Sunday 26 September 268km | 2,562m
Forty-two classified climbs. Just pause to take that in. That’s what the men will be tackling on Sunday. ‘Attritional’ is going to be the watchword here.
Leaving Antwerp in the north-west of Belgium, the race heads south for Leuven, as do the women and the Under-23s. This is pretty much where the racing proper begins, things toughen up and the hills kick in. There are two loops – one is tortuous, short and hilly and based in Leuven itself; the other is tortuous, longer and hilly and heads out into the more rural Flanders hills. After reaching Leuven the men ride 1.5 Leuven loops then one Flandrian loop, followed by four Leuven loops, another Flandrian loop and 2.5 more Leuven. The race then finishes uphill in the city centre to crown the champion.
Saturday 25 September 157.7km | 1,047m
The women will take on 20 climbs, which is more than the men’s Tour of Flanders, although less climbing at just over 1,000 metres. After completing the first leg from Antwerp to Leuven they take on the same loops as the men in an abridged format: the 1.5 Leuven and one Flandrian are followed by the final 2.5 circuits of Leuven before finishing in the same spot as the men.
Friday 24 September 160km | 1,049m
According to the official stats, the U23 Men’s road race is 2.3km longer than the Elite Women’s, with two metres (yes, two) of extra climbing. We’ll be blowed if we can work out where that extra distance comes from though, because ASO’s own descriptions of the races are identical.
The U23 men leave Antwerp for Leuven before tackling 1.5 Leuven loops, one Flandrian followed by 2.5 Leuven loops to finish on the same uphill stretch in the city centre.
Boys - Friday 24 September 121.7km | 995m
Girls - Saturday 25 September 75km | 624m
The junior races are the only ones that don’t start in Antwerp. Instead they are based on the sinuous and hilly circuit of Leuven used as part of the Elite and U23 races. The Junior Men take on eight laps, while the Junior Women ride five. Both titles are decided on the same finish line used by the more senior races. Shorter they may be, but the junior races are no picnic; in fact, with the absence of the run-in from Antwerp, the climbing begins straight away – being well warmed up at the start is going to be important in these events.
Sunday 19 September 43.3km | 78m
All the Worlds time trials begin at the same place this year – outside the Casino at the coastal town of Knokke- Heist. The perfect place to watch cycling’s high-speed rollers do their thing against the clock. As with the Women, U23s and Juniors, the Elite Men’s time trial heads south from Knokke-Heist to Bruges. This being coastal Belgium, it’s a course characterised by flatlands, dykes and rows of trees growing on a windblown slant.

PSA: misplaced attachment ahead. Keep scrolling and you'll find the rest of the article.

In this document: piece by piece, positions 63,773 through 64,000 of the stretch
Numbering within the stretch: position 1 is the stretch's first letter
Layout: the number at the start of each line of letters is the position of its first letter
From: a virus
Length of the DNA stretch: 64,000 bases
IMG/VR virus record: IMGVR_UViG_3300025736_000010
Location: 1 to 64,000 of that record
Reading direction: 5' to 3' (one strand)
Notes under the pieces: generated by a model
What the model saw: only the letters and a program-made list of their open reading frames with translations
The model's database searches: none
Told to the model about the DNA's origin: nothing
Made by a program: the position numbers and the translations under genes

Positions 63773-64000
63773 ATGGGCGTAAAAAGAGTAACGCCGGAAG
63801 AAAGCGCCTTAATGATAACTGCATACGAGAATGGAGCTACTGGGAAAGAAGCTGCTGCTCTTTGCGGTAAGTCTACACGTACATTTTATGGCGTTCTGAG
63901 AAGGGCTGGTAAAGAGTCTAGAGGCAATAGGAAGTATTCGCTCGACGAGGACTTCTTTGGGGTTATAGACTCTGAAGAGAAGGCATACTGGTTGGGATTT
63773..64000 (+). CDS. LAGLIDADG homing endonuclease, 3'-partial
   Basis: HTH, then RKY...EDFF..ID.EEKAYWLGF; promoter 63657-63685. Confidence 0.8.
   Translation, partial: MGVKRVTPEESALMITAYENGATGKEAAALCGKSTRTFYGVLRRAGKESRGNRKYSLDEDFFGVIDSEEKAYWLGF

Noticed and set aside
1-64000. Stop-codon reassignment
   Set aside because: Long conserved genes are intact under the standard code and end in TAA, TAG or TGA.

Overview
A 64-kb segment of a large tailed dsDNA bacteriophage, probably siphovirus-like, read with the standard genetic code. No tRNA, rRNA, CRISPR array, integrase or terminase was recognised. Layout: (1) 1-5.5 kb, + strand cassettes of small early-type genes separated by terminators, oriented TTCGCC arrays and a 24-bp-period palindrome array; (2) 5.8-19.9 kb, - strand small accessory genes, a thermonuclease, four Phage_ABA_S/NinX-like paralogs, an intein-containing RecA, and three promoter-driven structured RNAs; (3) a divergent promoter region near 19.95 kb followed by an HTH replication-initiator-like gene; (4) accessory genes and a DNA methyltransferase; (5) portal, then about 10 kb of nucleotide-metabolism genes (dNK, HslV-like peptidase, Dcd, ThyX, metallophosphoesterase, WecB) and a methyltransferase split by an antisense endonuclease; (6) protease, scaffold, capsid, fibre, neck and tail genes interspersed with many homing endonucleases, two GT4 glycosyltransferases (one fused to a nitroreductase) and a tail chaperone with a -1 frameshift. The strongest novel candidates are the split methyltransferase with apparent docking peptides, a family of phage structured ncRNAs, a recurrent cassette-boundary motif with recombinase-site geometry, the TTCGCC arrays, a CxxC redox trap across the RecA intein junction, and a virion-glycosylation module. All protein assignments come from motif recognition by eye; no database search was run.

Ten kilometres in at Oostkerke, the men turn hard right and complete a dogleg all the way into Bruges’s outskirts before doubling back and heading back in on a north-east bearing and finishing on t’Zand in the city centre.
ELITE WOMEN & U23 MEN
Monday 20 September 30.3km | 54m
The Women and the U23 Men both use the same course, starting at the Casino in Knokke-Heist and finishing in Bruges on t’Zand. It’s a similar course to the Elite Men but the dog-leg at Oostkerke is shorter.
JUNIOR MEN & WOMEN
Tues 21 September
22.3km | 44m (Men)
19.3km | 32 (Women)
The bright lights of the Casino will still be out of bounds for these young riders for year or two – just as well seeing as there is zero time to dawdle. From the coast they head in an almost straight line into Bruges to finish, again, on t’Zand. The Junior Men’s course is three kilometres longer than the Women’s, with 12m more climbing, by dint of a couple of judicious wiggles along the way.
MATHIEU VAN DER POEL (26)
Worlds appearances: 1
Best Worlds result: 43rd
2021 highlights: Tour de France stage win and the yellow jersey
A string of impressive rides this season from van der Poel came crashing to an end in the Tokyo Olympic Games mountain bike race, where he rode off the lip of a drop, expecting to be guided downwards by a down-ramp that had been removed. He landed on his back, which had been giving him trouble since May and now prevented him from completing the race.
Such is the young Dutchman’s ability, his name appears in ‘contender’ listings like this one in almost any race he chooses to start. Since he began focusing more on the road in the 2019 season VDP has amassed the sort of palmarès that most pros would be happy to take away from a 15-year career. Multiple Classics, the yellow jersey, short stage races, VDP has won them all. But as they unfortunately can do, whether you’re a professional athlete or not, van der Poel’s back is proving to be his kryptonite – at least for the time being. He had to return home from an altitude training camp in Italy last month and more recently was unable to start the five-day Benelux Tour. Both will have formed a key part of van der Poel’s World Championship build-up and his inability to complete them leaves an inevitable question mark over his preparedness for Flanders. His father Adri, who was a pro in the Eighties, has suggested he write off the rest of his road season in order to fully concentrate on cyclo-cross, in which he is the reigning world champion.
However, his Alpecin-Fenix team posted a message of reassurance on social media at the end of August, saying: “His adjusted training and race schedule for the coming months will be made according to his recovery. At this moment there is no reason to question [his] participation at the World Championships and Paris-Roubaix.”
Van der Poel himself is remaining tight-lipped, but it’s hard to imagine him turning up in Flanders anything below full readiness so if he is on the start line, he will be the man to beat.
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